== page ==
The Scranton tribune. (Scranton, Pa.) 1891-1910, August 27, 1902, Page 3, Image 3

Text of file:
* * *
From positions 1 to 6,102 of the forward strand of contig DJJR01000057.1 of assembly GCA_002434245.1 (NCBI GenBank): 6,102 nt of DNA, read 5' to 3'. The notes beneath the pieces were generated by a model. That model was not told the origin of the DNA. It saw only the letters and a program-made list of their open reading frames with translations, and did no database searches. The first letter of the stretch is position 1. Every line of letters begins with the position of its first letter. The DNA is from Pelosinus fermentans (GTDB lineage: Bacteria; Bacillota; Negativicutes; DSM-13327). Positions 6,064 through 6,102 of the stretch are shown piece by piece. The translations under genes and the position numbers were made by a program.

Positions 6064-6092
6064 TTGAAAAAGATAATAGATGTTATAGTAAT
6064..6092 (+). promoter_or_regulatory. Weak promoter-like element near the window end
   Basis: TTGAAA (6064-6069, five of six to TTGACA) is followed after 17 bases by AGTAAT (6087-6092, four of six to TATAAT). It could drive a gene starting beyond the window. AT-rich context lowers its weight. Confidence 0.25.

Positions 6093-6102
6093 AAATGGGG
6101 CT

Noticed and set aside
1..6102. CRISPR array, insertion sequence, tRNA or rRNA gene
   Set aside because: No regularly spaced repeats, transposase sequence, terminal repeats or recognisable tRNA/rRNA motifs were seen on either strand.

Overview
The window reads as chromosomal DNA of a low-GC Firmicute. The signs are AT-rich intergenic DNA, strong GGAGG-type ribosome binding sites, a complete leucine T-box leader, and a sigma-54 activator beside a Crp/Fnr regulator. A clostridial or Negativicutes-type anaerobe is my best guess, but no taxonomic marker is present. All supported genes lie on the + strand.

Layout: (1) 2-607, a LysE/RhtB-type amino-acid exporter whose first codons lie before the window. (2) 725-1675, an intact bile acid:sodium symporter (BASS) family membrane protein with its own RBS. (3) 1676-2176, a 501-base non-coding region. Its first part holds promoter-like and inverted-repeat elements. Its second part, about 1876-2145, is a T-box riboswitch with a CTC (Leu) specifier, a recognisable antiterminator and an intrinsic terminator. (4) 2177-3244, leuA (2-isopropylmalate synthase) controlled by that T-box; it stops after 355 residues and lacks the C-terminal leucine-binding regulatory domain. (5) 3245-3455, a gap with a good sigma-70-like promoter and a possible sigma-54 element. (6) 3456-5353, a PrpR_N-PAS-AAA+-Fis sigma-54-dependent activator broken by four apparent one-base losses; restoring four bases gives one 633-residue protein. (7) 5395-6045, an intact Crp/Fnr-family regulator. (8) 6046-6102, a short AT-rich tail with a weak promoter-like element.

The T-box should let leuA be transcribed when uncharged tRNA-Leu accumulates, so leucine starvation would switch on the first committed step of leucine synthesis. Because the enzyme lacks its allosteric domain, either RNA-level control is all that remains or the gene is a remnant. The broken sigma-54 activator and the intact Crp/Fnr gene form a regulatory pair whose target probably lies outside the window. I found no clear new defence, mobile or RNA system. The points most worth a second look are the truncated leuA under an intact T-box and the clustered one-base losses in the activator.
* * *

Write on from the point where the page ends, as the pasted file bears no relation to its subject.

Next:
M n- 1 t4'! :'. hm t ' ti THE SCRANTON TitffcUNI-WJL!DiNESJL)A, AUGUST 27, 1902. 1 .' i - ooooooooooooooooo "They Draw Well." Morris' Magnet Cigars Th best vnlito for 5 cents. Try ono and you will smoko no All ' tho Wilhm brands of no. cIkjiis nt t.T nor liox, or fl for 55c. Tho Inrpcst vnrloty of IMpi'S and Tobaccos In town. E. C. MORRIS, ' Tho Cigar, Man A 335 wasningion Avenue. OOOOOOOOOOOOOOOOO In and About The City jtjtjt At Work on Hemlock Street. HilpelllUcnilent nf tho Uurcau of KiirI nccrlng Joseph Phillips hml u BiiUB of men at woilc ycslcnTny In South Scrunlou In order to uncertain the cost of opening Jlemlock street, between Ccilnr nvciiuo nnd I'lttston avenue. This uctlon wnt tiilien In uccorriancu with a resolution pushed by councils. Festival Tonight. The Cnthollu Youiir Men of Moscow will conduct a festival In Odd Fellows' hall at Moscow tonight. It will tiu for tho bene fit of St. Cathorlnc's church of Moscow. Tho young men In charge of the event have mndo extensive preparations for It and a very enjoyable time Is promised. WEDDING IN GUERNSEY HAIX. Miss Anna Hinerfeld Married to Max Bernstein. Guernsey bull was literally thronged last night with friends and relatives of Miss Anna Hinerfeld, of this city, and Max Hernsieln, of Philadelphia, pres ent to see tho eeicmony which mnUe them husbund and wife. Mrs. Bern stein is the daughter of Samuel Hiner feld, the Penn avenue merchant, and the Ki-ooin Is r. successful business man of the Quaker City. The ceremony was performed nt 7.30 o'clock by Rev. Klsenburgr, of New York. Lawrence's orchestra played the Mendelsohn wedding march as the bridal procession entered the hall. The bride's lathet and the mother of the prooni, accompanied their children. Miss Sadie Hinerfeld, a sister of the bride, was maid of honor, nnd Miss Itose IJctnstcIn, of Philadelphia, and Miss Lena Flnberg, Miss Wolf and Miss Pearl "Wulsner were bridesmaids. Tho groomsmen were Samuel and Benja min ilernsicln, of Philadelphia, und Samuel Flnberg, of this city. The bride was handsomely attired In a white Duchess satin gown, with trimmings of pearl and applique of lace. Her veil was clasped by u dia mond sunburst, presented by tho Cioom. Following the ceremony, a bridal dinner was served in the ban quet hail after which ii reception was held. Mr. and Mrs. Bernstein, who will reside in Philadelphia, left last night for n trip to New York and Buffalo. Among the out of the city guests present were: Mr. and Mrs. B. Fried man, of New York: Mr. and Mrs. Bern stein, Samuel, Rose and Benjamin Bernstein, Mrs. Davidson and Mrs. Knpstcin, of Philadelphia; Michael Bernstein, of Easton; Mr. and Mrs. L. Eppsteln, Mr. and Mrs. J. Eppsteln, Jtlss Crccnrtlne, Miss Rose McCloskey, Miss Julia Mendelsohn, Miss Hlrsho vitz and Miss Lipson, of Wllkes-Barre. LABOR DAY EXCURSION. It Will Be a Most Enjoyable Affair at Lake Lodore, Sept. 1. The Labor Day excursion will be con ducted to Lake Lodore on Monday, Sept. 1. There will be no place at which the day can be more pleasantly spent than at this beautiful lakeside, where thousands of merry excursionists will be entertained In royal style. There will be an excellent dance programme provided In the mammoth pavllilon, and the safe and rapid moving steamer nnd nnptha launches, the large and com modious passenger 'boat together with the fleet of row boats will be In full service. No better spot for fishing In the region. Then there will be one of the most exciting ball games of the Benson for u gold prize. An abundance of delicious refreshments will be sup plied; the merry-go-round, swings, etc., for the children. Trains will leave the D. & H. depot, Sernntrh, at 9.13 and 10.13 a. in. and l.U p. in. Fare from SiTunton, 73 cents, Excursion trains will leave Carbondnle nt 10.00 and 11.03 n. m. and 2 p. m. Reduced, rates from all points between Scran ton and Hones dale. m A Point to Insist On. There are endless numbers of travel ing people who go regularly from New York to Chicago and vice versa several times a month, who have never gone over any other road but the Lake Sllore & Michigan Southern, because this road Is good enough for them. It's good enough for anybody, tho fastest, safest, most convenient and most com fortable road in America. Once you travel over the Lake Shore and you will not want to experiment with any other road. People who know the comforts and discomforts of traveling, and what they have u light to expect, always Insist on their tickets reading by way of the Lake Shore, So should you. Tho Brooks & Sanderson Shoe Co. Are giving twenty-live drooii Trading Stumps with every dollar purchase, until Scut. 1st. Dr. Llndabury, Surgeon, diseases of women a specialty, SID Council building. Hours; 11 a, in. to 4 p, in,; 7 to S.30 p. m, Professor Ruck, Bcranton Business College ' Dear Sir; I wish to thank'you for kindly recommending mo to tho Interna tional Correspondence Schools, whoio I received u hatlsfuctory position which I know camo through your leeommendatton. Again thanking you for tho favor, I am, Yours truly, If. KMOLKNU WILLIAMS. Note. Mrs. Williams cume to us a stranger, but when sho convinced us thut she hud ability wo did what wo could to aid her. Day and evening sessions reopen, Tuesday, September 2nd. DEATH OP THE REV. GENDALL SUCCUMBED AFTER A THREE WEEKS' ILLNESS. End Came at Ills Parsonage In Peck vllle Lnst Evening at 6.30 O'clock. Ho Was Ono of the Boat Known Members of tho Wyoming Confer ence Born In England, Juno 28, 1845, Ho Camo to America in Juno, 1871, Joining tho Wyoming Con ference in 1872. Rev. Francis Oondall, pastor of the Pcckvllle Methodist Episcopal church, died at the parsonage at G.30 o'clock last evening, after a three weeks' Ill ness. Deceased was one of the best known members of tho Wyoming Min isterial conference, and held a number of charges In the Lackawanna and Wyoming valleys. He was born In England, Juno 28, 1S4D, and came to America In June, 1871, joining the Wyoming conference In 1872, and was on active pastor from that time until his death. He held charges at Jermyn, Ashley, Taylor, Pcckvllle, and other places. His wife, three sons and five daugh ters survive him, Richard, Frank, Bert, Anna, Lena, Sadie, Nellie and Ruth. The funeral services will be held Fri day afternoon at 2.30 o'clock at tho Pcckvllle Methodist Episcopal church. Interment will be made In the Pcck vllle cemetery. Friends wishing to view tho remains can do so prior to the ser vice. RULE GRANTED YESTERDAY. In the Case of John Jenkins vs. Rushhrook Coal Company. A rule calling on the pluintlff, John Jenkins, to show cause why a re-argument should not be held In the case of Jenkins vs. The Rushbrook Coal coin pnny was granted by Judge Edwards yesterday. The rule is made returnable Septem ber 13. The petition for the rule and the argument on It were made Monday. Attorneys Price, of this city, and Rlck etts, of Wllkes-Barre, appeared for the defendant company, and Attorney Hannah for Mr. Jenkins. The rule cannot be decided except in open court, on account of the fact that to keep the record accurate the decision of tho court must be handed down In open court. There will be no court sit ting until that date, when the Septem ber term of common pleas will open. The rule satisfies the defendant com pany, but It acts as a stay to prevent Jenkins from Issuing an execution to lecover his judgment for $10,000, which the court awarded him. In case the rule to hold a rehearing is discharged, the ease will be appealed to the Su preme court. WILL BE BURIED IN OXFORD. Remains of the Late Edward J. Trim mer to Be Taken There Today. Services over the remains of the late Edward Trimmer were held at 4.20 o'clock yesterday afternoon at the home of Miss Florence Woodward, on Vine street, where a large number of friends assembled. The service was in charge of Rev. 13. B. Singer, assistant pastor of the Elm Park church, ot which deceased was a member. A mixed qunrtettc rendered a num ber of selections during the service. Representatives of the Odd Fellows and Masonic fraternity were present In large numbers. The remains will be taken to Oxford, N. J., on the train leaving Scranton at 7.50 o'clock this morning, and Interment will be made there today. The following gentlemen will accom pany the remains" Edward Evans and David J. Davis, representing Coeur Do Lion commandery, No. 17; Willis A. Kemmerer and B. Swingle, of Lacka wanna chapter. No. 183; Alfred E. Con nell and Ernest I. Paine, of Peter Will iamson lodge, No. 323, Free and Ac cepted Masons. BORN. RANDOLPII-ln Scranton, Pa., Aug. 2J. line, to Rev. and Mrs. John Randolph, a son. REDUCED RATES TO DENVER, COLORADO SPRINGS, AND PU EBLO. Via Pennsylvania Railroad, Account Meeting of the National Associa tion of Letter Carriers. On account of the meeting of the Na tional Association of Letter Carriers, to be held at Denver, Col., September 1 to 6, the Pennsylvania Railroad company will sell excursion tickets to Denver, Colorado Springs or Pueblo, Col., from all stations on Its lines, at rate of single fare for the round trip. Tickets will be sold and good going on August 29 to 31, and will bo good to return until Sep tember 30, Inclusive. Tickets must bo validated for return passage by Joint Agent at any of the above-mentioned points, for which service a fee of 25 cents will be charged. WYOMING SEMINARY. Kingston, Pa. Special work: Character-building and preparation for college and business. Certificate received by colleges. Co educational. Ample attention given to tho ornamental branches. Superior dormitories, rcieiue hull, chapel, din ing room, gymuuHluiu and athletic Hold. A finely equipped preparatory school. $300 a year; term opens Sept. 27. For catalogue, address L. L. Sprague, D, D piesldent, Scranton Business College BUCK & WHITHORE, Proprietors Students in great demand." Watch this space, A different letter every day, Bcl'Illllmi. T.l lUnv 1!t IfKV' A Whole Year's, Instruction in Music for Ten Dollars, Spscial Classes. Mr. Alfred Wooler will open classes nt hla studio for thoso who desire to PREPARE for plnno study. Those dosses for children who intend later to study the piano, or any other musical instrument. The Instruction will so equip the pupil with n knowledge of the principles of MUSIC, that rapid advancement will be the result wlion PIANO study Is undertaken. TUITION 9 10 per year, payable $5 on .registering nnd ?5 Jnn unry 1st, 1003. Forty lessons, ono per week, constitutes a full years course. Tho first clnss begins Monday, Sopt. 8th, 1002. LESSON HOUR 4 p. m. to G p. m. SIGHT SINGING CLASS FOR ADULTS Boglns Monday oven ing, Sept. 15. Tuition 810 per yenr. Philadelphia, Fob. 10th, 189!!. Sty Dear Mr, Wooler. I will be pleased to testify lo your mimical attainments nt any time. T feel Rino that you are In every respect thoroughly nuallllcd to 1111 any responsible position where musical knowledge la rcaulred Sincerely youis, It, A. Ci.AltKB, Mas D ' l'rof. of Music University of I'eiina. Studio opens Wednesday, Sept. 3rd, when pupils may register. STUDIO ai7 Carter Building, (Second Floor), 604 Linden Street, Scranton Pa. Address during August Alfred Wooler, care Wlnola House,Lnke Winoln, Pn. THEY WANTED TO PUT THE WOMAN IN JAIL Mrs. McHnle Says It's All Due to the Fact That Her Husband Works at a Washery. Mrs. Annie Mellale, of Prlceburg, was arrested yesterday and tuken be fore Justice of the Peace Slintnsld, where she was held In ball to answer u charge of perjury and two of surety of the pence. The prosecutor In tho perjury cuse, Is Adama Sovlnskl, and In the surety cases, Mary Ann Lewis nnd John Mcuhol. Mrs. McHale was also fined for alleged violation of a borough ordinance against drunken ness cud profane talk, and In default of the fine and ball was committed to jail. Mrs. McIIule says that her husband is working at the Raymond washery of the New York, Ontario and Western company, and because of that she has suffered all manner of Indignities nt the hands of her neighbors, who, when eveiy form of oppression known to them had been exhausted, turned their nttpntion to putting her in Jail. The charges enumerated above were for the P'irposo of bringing this about. V'hen General Manager Bryden, of the company, heard of the case, he re quested the company's attorneys, J. E. Uurr and Joseph O'Brien, to hnve her hi ought before one of the judges, where he became security for her ap pearance nt court. An appeal was also taken from the summary conviction be fore the magistrate, in the matter of iolation of the borough ordinance. Mis. McHale is of the opinion that It Is not safe for her to live longer in Prlceburg, nnd will move to Archbald, near which her husband works. PARADE MAY BE ABANDONED. Father Mathew Men Affected by the Strike. There is a strong possibility of the annual parade of the Father Muthew men, scheduled for October 10, In West Scranton, being abandoned, on account of the strike. A large percentage of the member ship are mine workers, and If they were 10 travel any distance much ex pense would be incurred, which they cannot afford nt this time. A committee has been named to wait or. Iie. I'. J. MeManus, president of the Diocesan union, to request that ho call a special meeting of the board of government to consider the advisabil ity of calling the parade off. Similar action was taken during the strike of 1000, when the parade was scheduled for llazloton. If the parade Is abandoned, it Is probable that .the local societies in the union will hold celebrcticns In their own halls. REV. BUSTIN TRANSFERRED. Will Take Charge of a New Parish at Jersey Shore. Rev. D. J. llustln, president of the classical department of St. Thomas col lege, has been unsigned to take charge of a new parish just established ut Jersey Shore. Itev. L. McLcughlln, S. J., will be come president of tho department of classic's, and Rev. J. Robling will suc ceed Rev. McLoughlln at the cathe dral. Prof. Mi'Lounby, of Wllkes-Barre, formerly of St. Mary's seminary, Bal timore, JUL, has been added to the faculty cC St. Thomas' college. During Rev. Bustln's administra tion, he endeared himself to the stu dents in r. pronounced manner, nnd his departure wil. be sincerely regretted. ASSISTANT IN SOIL SURVEY. Civil Service Examination Will Be Held on September 30. An examination will be held Septem ber 30, by tho civil service board, for the position nf assistant In sol survey, bureau of soils, department of agrluul tine. Tho 'examination will consist of sub jects In physics and chemistry of soils, classification nnd mapping of soils, French and German, education iiud training, The ago limit Is '-'0 years, and the position Is worth from 5720 to $1,200 per annum, Don't Fall to Hear Swallow. But few men have the happy faculty of being nil entertaining as well as an Instructive bpeaker. Such a man is Ur, Silas C, Swallow, the stuto's chief ex ponent of Prohibition who ns an orator Is gifted as uro but few men, Together with others of national reputation Dr, Swallow will attend the big teinperunco rally at Nay Aug park, Friday, Aug, 2. Don't full to hear him, 1 m Men who like to hear good oratory und who believe In the principles of no Intoxicants for their children will tako their families to Nay Aug park op August 29 und tuko part in tho big temperance rally. Kr, Silas C. Swallow and Lee L, Qrumblue as well as others of national reputation will bo present and address the meeting, 12-day Seashore Excursion via Penn sylvania Railroad. Thursday, August 28. Only $5.00 round trip to Atluntle City, Capo Muy, Sea Isle City, Oceun City, Avulon, An gleseu, Wlldwood. or Holly Beach, va Market street wharf, or to Atluntle City only, via Beluwaro river bridge route. Train leaves Scranton at G.3S u. 111, Stop oft at Philadelphia. ANOTHER BILL OP THE LONG AGO APPEARS It Is a Claim for Four Hundred Dollars and Is Made by Con stable J. C. Moran. Among the bntch of bills which were received yesterday by Controller P. W. Costollo, from the auditing committee which met Monday night, was the claim for some $400 by Constable John C. Moran. The committee refused to give the bill nny consideration, as its members as sert that the claim is now a matter of ancient history, nnd was settled long since. It was contracted several years ago, when E. J. Robinson was city con troller. A number of constables' bills were then held up by the lntter, who regarded them as exorbitant. A compromise was finally arrived at by which the controller signed war rants for amounts which he thought the services rendered were worth, and received from the constables receipts In full. Moran's bill was for about $1,200, for serving papers in the Twelfth ward. His receipt wns received with those of the others, but all these important bits of papers have disappeared, as was announced some time ago, when Con stable Ryan brought action against the city to recover the balance he claimed was due him. Attorney McGlnley, who was then city solicitor, had been In vestigating the matter, the vouchers had been removed from the files, and the whereabouts of the receipts was and remains a mystery. Ryan's claim was Anally allowed, the auditing committee sanctioning It and the controller signing the warrant. Chairman D. W. Vaughan of the audit ing committee yesterday declared that Moran's bill would not, under any cir cumstances, be allowed. "There was some excuse for paying Ryan's bills," lie said, yesterday. "The latter claimed he had signed his re ceipt In full, under protest, but this argument cannot be advanced In the Moran case. The committee has simply refused to consider the bill." MUSICALE AT LAKE ARIEL. Held in Honor of Miss Ella Murbach, of Toledo, O. A grand reception nnd muslcnle was held at the Bi owning cottage, Lake Ailel, on the evening of August 21, In honor of their friend, Miss Ella Mur bach, of Toledo, Ohio. A delightful programme, consisting of piano, vocal and mandolin selections, was rendered by Mr. and Mrs. W. W. Browning, the Misses Clara, Grace, Hazel and Flor ence Browning, Miss Margaret and Warren Acker. Thoso present were: Mr. nnd Mrs. Richard Jones and children, Harry, Hazel and Francis; Miss Edwards, Mrs. William Kelley, Edward Kelley, Edward Connolly, Mrs. George Schla ger, George Schluger, jr., Bertha Ce della and Horace Schlager, Mrs. John Schadt, John Schadt, jr., and Hazel Sohudt, Margaret Acker, Warren Acker, Sirs. Acker nnd daughters. 'Ruth, Elsie and Harriet Acker; Miss Mary Owens and nephew, Horace Owens; Mrs. Frank Robllng, Edward Dinunick, Thomas Owens and Mr. Owens, Misses Libble and Anna Doer sam; Miss S. ( Krlgbaum, Sadie Mattes, Minnie and Katheiine Drcyer, Lizzie Powell, Ella Thomas, Hnttle Price, Gertrude itawson. Emily Ruwson. Alice Breck, I-ydla Wells and Mrs. Breclc. Yesterday's Marriage Licenses. Audiew Kurtz Scranton Aunio Oemkowits Scranton Morris licrnstrtn Philadelphia Anna Hinerfeld Scranton Andrew Matto Dunmoro Jleleu Tomlto Dunmoro Charles II. Coiistlntlno Scranton Stella Muy Wcdcmuii .Scranton NIchnliH Wcllund Scranton Mnmo Mills Scrautnu A. Gordon Hammond Pittstnii Francis T. Brees Wyoming COURT HOUSE NEWS NOTES. James White, collector of taxes of New ton township, yesterday filed his bond with the clerk of tho courts. It Is In tho sum of JU.0CO und has ChurleH Ulesecker and Joseph Ktrsher for bondsmen, Tho will of Hubert Evans, Into of this city, wus admitted to probnto yesterday and letters testumeutury granted to Mrs. Annlo Easterly, In tho estuto of Edward Stock, letters of admlnlhtiutlon were grunted to tho widow, Charlotte Stock. l'liinl; Domimiin.-dd and Finnic Hon tow .ski wero yesterday rolcuscd In $300 bull eueh 'to answer u churgo of surety at court. IMukn I.iiti'iitch, charged with cilmln ally assaulting Annlo Varnot yesterday entered ball boforo Judgo Ncwcnmh In $S00, Guuigo C'hylak became his bonds man. An appeal bus been mailo to tho Su pi emu vault In tho equity cube in which Ambrose 1,, Spencer sued FrcdetlcH Em cry und Thomas it. Hushes. Tho heailng In tho estato of lamm Ev eictt. which wus to havo been hold be foro Judge Voaburif hi orphun's coutt yes. tciduy, was put over until tumoirow morning. Reduced Rates to the West. Commencing September 1st, and dnlly thereafter, until October 3lst, 1002, tho Wisconsin Central railroad will sell Settlers' tickets from Chicago to points In Montana, Idaho, Oregon, Washing ton und British Columbia, at gtcatly reduced rates. For detailed Information Inquire of nearest ticket agent, or ad dress V, H. Allen, D. P. A., 621 Purk building, Pittsburg, P.i or Jumos C. Pond, general passenger ugcut, Mil waukee, la, PRIMARY WAS VERY LIVELY TIMLIN AND HENDRICKS CLAIM THE DELEGATES. Both Say They Hnve Enough of Dele gates to Bo Nominated at Olyphnnt on. Thursday Democratic County Meeting Has Fixed September IB ns the Time for Holding tho Coun ty Committee Primariea on Sep tember 13 Senntorlnl and Legis lative Convention to Be Held. Thcro wns a red hot battle for dele gates at the Democratic primaries In the Fourth legislative district yester day afternoon. The light was, of course, between the Hon. P. 13. Tim lin and T. E. Hendricks, and few pre liminary fights have been more bitter. Jermyn, the homo of both candidates, was the storm center, nnd there tho friends of the candidates fought with stubborn zeal. Last night, Timlin claimed a total of fifty out of sixty-five delegates, and said he would be a certainty nt the Olyphnnt convention Thursdny. Hen dricks made almost similar claims. He says that Carbondale city and town ship and Fell township Is, to n largo extent, solid for him, and that in the other parts of the district he will also make a big showing. In Jermyn borough, Hendricks got the delegates In tho First ward and Timlin In tho Second and Third. Thursday's convention promises to be highly interesting. Senatorial Convention. P. F. Calpln was in consultation with n number of the party leaders last night about the question of culling a convention to nominate a candidate for state senntor. Four years ago the sena torial campaign wns conducted by the county committee and in consequence no senatorial commitee was appointed. Colonel F. J. Fltzslmmons, the county chairman of that year, is all there Is In the way of a committee nnd within a day or so he will Issue a call for him to meet with himself nnd select a day, time and place for the selection of a senatorial candidate. It is probable that the convention will be held on the day the county convention is held. Such an nrrangement will save time and money. The only two candidates seeking the nomination are Common Councilman P. F. Calpln, of the Sixth ward, and Select Councilman J. J. Costello, of tho Third ward. Democratic County Convention. At a meeting of the Democratic county committee, held last night In the St. Charles hotel, it was decided to hold the county primaries on Satur day, September 13, and the convention in Music hall at 10 o'clock Tuesday, September 16. Last night's meeting was called to order by County Chairman T. P. Hoban, who thanked the committeemen for their gallant fight ot last year and the substantial victory they had achieved. In closing, he suggested that Sep tember 9 or 16 would make suitable days for a convention, and Sheriff Schadt made a motion fixing these days for tho primaries nnd convention. It wus passed without opposition. Later It was decided to have the convention In Music hall, if it can be secured for September 16. Hammes' Committee Tonight. Tho Democratic standing committee of the second legislative district will hold a meeting tonight, at which it will select a time and place for holding pri maries and a convention to nominate a candidate for the state legislature. J. F. Hammes is chairman of tho committee and will call it to order to night in the St. Charles hotel at 7.30 o'clock. Common Councilman Fred Phillips, of tho Eleventh ward, Is a candidate for the nomination, nnd Sir. Hammes is also willing to accept the nomination, since organized labor has decided not to put a. ticket in the Held this fall. There are ono or two dark horses that will probably be In tho field before convention day rolls around. ARM BROKEN BY FALL. August Krause Thrown from Wagon and Injured. By a wagon being overturned, Au gust Krause, of Broudway, wus thrown from hU seat yesterday afternoon, and had his arm fractured und neck sprained. He wns driving towards the central city, and In passing by the Dodgetown bridge, one of the wheels struck an obstacle and overturned the wagon, throwing Krause to tho ground. WILL TEST FIRE APPARATUS. Water Tower Will Be Given Trial at Y. M. O. A, .Building. Superintendent H. V. Ferber, of t)io bureau of Arcs, will be In charge of a test of tho water tower, the purchase of which Is being considered by the do rfnrtment of public safety, at 2 o'clock this afternoon, The apparatus will be tested on tho new Young Men's Christian association building, at Washington avenue and Mulberry street, and the city's new fire engine will ulsu be given a test. AN AFTERNOON WEDDING. Ceremony Performed in Alderman Ruddy's Office. A. Gordon Hammond und Miss Fran ces Bress, both of West I'lttston, were united in marriage at 4 o'clock yester day afternoun by Alderman M, J, Ruddy, at his olllcu In the Williams building, Tho lnido was becomingly attired In a white gown, nnd was attended by her sister, Miss Klla Bress. Attorney John M. Corbctt acted us groomsman.' Im mediately after the ceremony, Mr, and Mrs. Hammond left for I'lttston, where they will reside, . S1.50 Glen Onoko, Mnuch Chunk, Switch-back SI, 50. Sunday, Aug. 31st, tho Now Jersey Central will run another popular ex cursion to aieu Onoko, Muuch Chunk, and Switch-buck. Train Jeaves Scran ton nt 7.30 u. in.; muklng all stops to Ashley, Inclusive. Pure from Scranton $1.60; Taylor, IMO; Moosio, $1.35; Avoca, $1.30; I'lttston, $1.25; Wllkes-Barre, $1.00. J, 'S. Swisher, district passenger agent. KXHKKKKX50:KU:UKKttUKJOC I For Baby and 8 the Big Sister K Knitted Shawls and Squares are much in vogue JC M these days, and for a cool evening or a handy wrap, 55 there is nothing on earth that will compare with these for utility, durability, appearance and little cost. Squares and Shawls in Silk, Eis Wool, Shetland Wool, Zephyr Wool in all colors, white, and white with fancy borders. Values unequalled. Have You a Baby in the House? Bring him or her along to our Baby's Outfitting K Department and let us show you how prettily a wee K mite of humanity can look when properly dressed. K Everything that an infant in arms can wear, or a J5 toddling tot looks well in, and the stock is all new. jj Prices Very Hoderate. fMcConnell & Co.. H The Satisfactory Store. ft 400402 Lackawanna Avenue. 50:0KKHKUKK:KSUKKK50SKKKKK Why Should You Worry and Fret MONEY FOR Y00! $ Why Don't You Borrow Honey On Your Household Furniture. Why? Because you can pay us Jirst whenever you know you will have the money to spare. You pay In small easy Instalments, either weekly or monthly. You may have the loan for ono month or for a whole year. The cheapest way to get out of financial trouble is to get a small loan from us. We will tell you at first exactly what a loan for any amount for any length of time will cost. We charge only a mod erate rate for the use of tho money, and you will be surprised to find how very low our charges are. You pay only for the actual time you keep the money. This company does not charge compound interest at nil, nor are there any extra charges of any kind. No publicity, no questions are asked among your friends or neigh bors. No endorsement of papers here. Everything fair nnd square. FROM $10 TO $300 LOANED. For 1 month, 3 months, 6 months, 9 months and 12 months time. To be returned in weekly or monthly instalments as best suits the borrower. Private Rooms for Free Consultation. Hemember that there is no compound interest to pay and that you pay us whenever it is most convenient. Scranton Loan Guaranty Co. 207 Wyoming Avenue. Business Hours: 8 a. m. to 6 p. Saturdays: 8 a. m. to io p, m. TO INSPECT UPPER SYSTEM. City Officials Will Visit Sources of Water Supply. Inspection of tho city water supply will bo resumed tomorrow morning, when tho city olllchtls will ho given a trip to sortie oC the reservoirs which, wero not visited lnst Friday. Tho upper system of the Scranton Gas and Water eonipany will now he Inspected. Tills will Include u tilp to the reservoirs at Chinchilla ami Scott township, and will necessitate tho ab sence of Jteeonler AY. I. Council and tils cabinet from tho city bulldliiR dur ing tho greater portion of tho duy, Mountain Park Excursion, Labor Day, Sept. 1st. For a day of genuine comfort and pleasure, go to beautiful Mountain Park, where you can enjoy the puro mountain air. I.uwrenco's band 'Will furnish music. Tho largest and most (ompleto dancing pavilion, Sport of ull litnds. Trains leave Scranton nt 8.S0 and 11 n. in., and 1 and 4 p. in. Tho 8.30 and 11 a. m. trains will mako ull stops to Parsons, Inclusive. -7 For spcclUe rates und conditions, ap ply to ticket ugents. ColoniaTGfassWete Rich, Brilliant. It looks like cut glass, It Is very reasonable in prlco. , ' Tumblers, 00 cents n dozen; Ice Tea Glasses, $1.20 dozen J-Goblets, 00 cents dozen; Berry Dishes, 25 cents. Fruit Dishes, 40 cents; Wines, B cents; Largo Wntor Pitchers, 45 cents; Cake Stands, 40 cents Geo. V. miliar & Co- 134 Wyoming Avenue. Walk In nnd Look Around. C9 MONEY FOR YOU! m. Squire's Building Near Cor. Spruce. 'A m4 'A U 'A M '4 ' 'A A 3 '4 Mil 5 I Special I t Oxford Sale I If you desire to save money, come in and look at our Oxfords. WC-aje . selling our Men and Wb J men's Oxfords at greatly " reduced prices. ! The Joliuston and Murphy and ''The Stet- son" uxioras at H it $3.50. j LeuJis, Rtiddy, Sj X X Dauies & Miipphy g X 330 Lackawanna Ave. ti X K ttKKtltKKHKKlXRtt 4-f - .an - H I r1J .1 ll i Ll l X K V ti V M -tV' -'i .V - At. .1 .